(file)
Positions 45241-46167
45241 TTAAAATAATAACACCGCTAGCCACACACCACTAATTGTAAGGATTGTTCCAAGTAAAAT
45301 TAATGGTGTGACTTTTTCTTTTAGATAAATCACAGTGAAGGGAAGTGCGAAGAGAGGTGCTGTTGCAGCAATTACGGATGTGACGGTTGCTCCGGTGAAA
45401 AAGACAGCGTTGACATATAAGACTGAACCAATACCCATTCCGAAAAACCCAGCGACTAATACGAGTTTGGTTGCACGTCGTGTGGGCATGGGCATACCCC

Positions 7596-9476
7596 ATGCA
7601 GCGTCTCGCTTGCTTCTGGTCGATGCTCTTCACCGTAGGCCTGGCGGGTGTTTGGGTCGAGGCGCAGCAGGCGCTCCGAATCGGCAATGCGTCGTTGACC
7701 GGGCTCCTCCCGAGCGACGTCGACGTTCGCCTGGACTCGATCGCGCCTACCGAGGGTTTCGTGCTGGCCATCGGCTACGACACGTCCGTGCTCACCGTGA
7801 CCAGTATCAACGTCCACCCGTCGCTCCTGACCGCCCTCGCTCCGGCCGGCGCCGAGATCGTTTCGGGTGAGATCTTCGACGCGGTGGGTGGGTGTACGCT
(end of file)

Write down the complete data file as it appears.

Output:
Positions 45241-46167
45241 TTAAAATAATAACACCGCTAGCCACACACCACTAATTGTAAGGATTGTTCCAAGTAAAAT
45301 TAATGGTGTGACTTTTTCTTTTAGATAAATCACAGTGAAGGGAAGTGCGAAGAGAGGTGCTGTTGCAGCAATTACGGATGTGACGGTTGCTCCGGTGAAA
45401 AAGACAGCGTTGACATATAAGACTGAACCAATACCCATTCCGAAAAACCCAGCGACTAATACGAGTTTGGTTGCACGTCGTGTGGGCATGGGCATACCCC

Positions 7596-9476
7596 ATGCA
7601 GCGTCTCGCTTGCTTCTGGTCGATGCTCTTCACCGTAGGCCTGGCGGGTGTTTGGGTCGAGGCGCAGCAGGCGCTCCGAATCGGCAATGCGTCGTTGACC
7701 GGGCTCCTCCCGAGCGACGTCGACGTTCGCCTGGACTCGATCGCGCCTACCGAGGGTTTCGTGCTGGCCATCGGCTACGACACGTCCGTGCTCACCGTGA
7801 CCAGTATCAACGTCCACCCGTCGCTCCTGACCGCCCTCGCTCCGGCCGGCGCCGAGATCGTTTCGGGTGAGATCTTCGACGCGGTGGGTGGGTGTACGCT